Describing 4.1.4 Orbits

In This Section You’ll Learn to... Outline ☛ Deﬁne the classic orbital elements (COEs) used to describe the size, 4.1.4.1 Orbital Elements shape, and orientation of an orbit and the location of a spacecraft in Defining the Classic Orbital that orbit Elements (COEs) ☛ V Determine the COEs given the position, R , and velocity, , of a Alternate Orbital Elements spacecraft at one point in its orbit ☛ Explain and use orbital ground tracks 4.1.4.2 Spacecraft Ground Tracks

n the last chapter we looked at the restricted two-body problem and developed an equation of motion to describe in strictly mathematical I terms, how spacecraft move through space. But many times it’s not enough to generate a list of numbers that give a spacecraft’s position and velocity in inertial space. Often, we want to visualize its orbit with respect to points on Earth. For example, we may want to know when a remote- sensing spacecraft will be over a ﬂood-damaged area (Figure 4.1.4-1).

Space Mission Architecture. This chapter deals with the Trajectories and Orbits segment of the Space Mission Architecture introduced in Figure 1-20.4.1.1-20.

Figure 4.1.4-1. Mississippi River Flooding. Here we show an Earth Observation System view of the river ﬂooding at St. Louis, Missouri, in 1993. (Courtesy of NASA/Goddard Space Flight Center)

In this chapter, we’ll explore two important tools that help us “see” spacecraft motion—the classic orbital elements (COEs) and ground tracks. Once you get the hang of it, you’ll be able to use these COEs to visualize how the orbit looks in space. Ground tracks will allow you to determine when certain parts of the Earth pass into a spacecraft’s ﬁeld of view, and when an observer on Earth can see the spacecraft.

4.1.4-153

4.1.1.1 Orbital Elements

In This Section You’ll Learn to...

☛ Deﬁne the classic orbital elements (COEs) ☛ Use the COEs to describe the size, shape, and orientation of an orbit and the location of a spacecraft in that orbit ☛ Explain when particular COEs are undeﬁned and which alternate elements we must use in their place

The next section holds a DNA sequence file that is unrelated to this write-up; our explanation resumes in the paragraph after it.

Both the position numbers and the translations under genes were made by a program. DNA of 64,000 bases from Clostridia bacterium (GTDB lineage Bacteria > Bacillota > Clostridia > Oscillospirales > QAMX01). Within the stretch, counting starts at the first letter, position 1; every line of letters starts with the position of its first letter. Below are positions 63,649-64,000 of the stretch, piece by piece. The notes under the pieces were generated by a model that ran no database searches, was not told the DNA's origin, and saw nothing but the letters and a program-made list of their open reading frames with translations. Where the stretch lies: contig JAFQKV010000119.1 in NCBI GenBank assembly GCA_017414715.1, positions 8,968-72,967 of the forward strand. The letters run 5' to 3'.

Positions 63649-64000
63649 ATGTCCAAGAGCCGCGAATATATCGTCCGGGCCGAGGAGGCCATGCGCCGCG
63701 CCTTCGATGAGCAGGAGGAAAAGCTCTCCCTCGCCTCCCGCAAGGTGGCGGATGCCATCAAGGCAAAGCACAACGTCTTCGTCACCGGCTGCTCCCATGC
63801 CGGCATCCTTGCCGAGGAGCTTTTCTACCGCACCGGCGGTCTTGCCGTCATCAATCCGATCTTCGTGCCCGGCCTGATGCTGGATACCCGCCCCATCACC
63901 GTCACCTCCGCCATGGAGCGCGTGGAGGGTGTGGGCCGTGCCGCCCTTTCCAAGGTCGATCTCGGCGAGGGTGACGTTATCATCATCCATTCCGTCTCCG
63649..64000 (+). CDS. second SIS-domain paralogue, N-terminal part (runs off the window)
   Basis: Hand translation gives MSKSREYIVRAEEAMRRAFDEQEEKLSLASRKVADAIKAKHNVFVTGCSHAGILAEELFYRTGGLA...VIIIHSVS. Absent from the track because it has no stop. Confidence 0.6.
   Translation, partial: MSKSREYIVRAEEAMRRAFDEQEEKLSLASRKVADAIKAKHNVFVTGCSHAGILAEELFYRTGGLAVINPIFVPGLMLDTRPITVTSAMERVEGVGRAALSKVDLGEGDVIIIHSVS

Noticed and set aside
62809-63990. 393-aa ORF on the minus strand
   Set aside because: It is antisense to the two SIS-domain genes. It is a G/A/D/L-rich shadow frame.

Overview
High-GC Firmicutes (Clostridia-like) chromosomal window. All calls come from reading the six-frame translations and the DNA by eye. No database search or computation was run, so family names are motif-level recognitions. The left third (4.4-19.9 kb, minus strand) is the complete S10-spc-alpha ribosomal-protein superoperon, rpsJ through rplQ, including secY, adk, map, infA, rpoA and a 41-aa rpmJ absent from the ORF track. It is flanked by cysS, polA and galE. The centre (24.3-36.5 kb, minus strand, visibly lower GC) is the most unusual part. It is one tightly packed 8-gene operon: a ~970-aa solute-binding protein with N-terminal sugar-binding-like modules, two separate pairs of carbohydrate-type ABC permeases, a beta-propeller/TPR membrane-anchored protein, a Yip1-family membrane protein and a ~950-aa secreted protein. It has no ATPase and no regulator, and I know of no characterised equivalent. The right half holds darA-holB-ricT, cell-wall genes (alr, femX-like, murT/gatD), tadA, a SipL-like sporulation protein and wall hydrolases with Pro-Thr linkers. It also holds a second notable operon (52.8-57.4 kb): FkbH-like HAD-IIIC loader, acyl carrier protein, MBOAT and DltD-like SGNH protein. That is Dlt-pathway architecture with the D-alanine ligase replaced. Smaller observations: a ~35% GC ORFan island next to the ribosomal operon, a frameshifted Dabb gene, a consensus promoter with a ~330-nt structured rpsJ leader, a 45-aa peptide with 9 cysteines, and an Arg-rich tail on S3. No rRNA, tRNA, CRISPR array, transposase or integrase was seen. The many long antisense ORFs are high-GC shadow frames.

If you’re ﬂying an airplane and the ground controllers call you on the radio to ask where you are and where you’re going, you must tell them six things: your airplane’s • Latitude • Longitude • Altitude • Horizontal velocity • Heading (i.e. north, south, etc.) •Vertical velocity (ascending or descending) Knowing these things, controllers can then predict your future position. Space operators do something similar, except they don’t ask where the spacecraft is; instead, they use radar at tracking sites to measure it’s current position, R , and velocity, V . As we’ll see in Chapter 8, this information helps them predict the spacecraft’s future position and velocity. Notice that position, R , and velocity, V , are vectors with three components each. Unfortunately, unlike latitude and longitude used for aircraft, R and V aren’t very useful in visualizing a spacecraft’s orbit. For example, suppose you’re given this current position and velocity for a spacecraft

R10= , 000 Iˆ + 8000 Jˆ Ð 7000 K ˆ km

V = 4.4 Iˆ + 3.1 Jˆ Ð 2.7 K ˆ km/s What could you tell about the orbit’s size and shape or the spacecraft’s position? With the tools you’ve learned, about the only thing you could do is plot R and V in a 3-dimensional coordinate system and try to visualize the orbit that way. Fortunately, there’s an easier way. Hundreds of years ago, Johannes Kepler developed a method for describing orbits that allows us to visualize their size, shape, and orientation, as well as the spacecraft’s position within them. Because we still need six quantities to describe an orbit and a spacecraft’s place in it, Kepler deﬁned six orbital elements. We call these the classic orbital elements (COEs), and we’ll use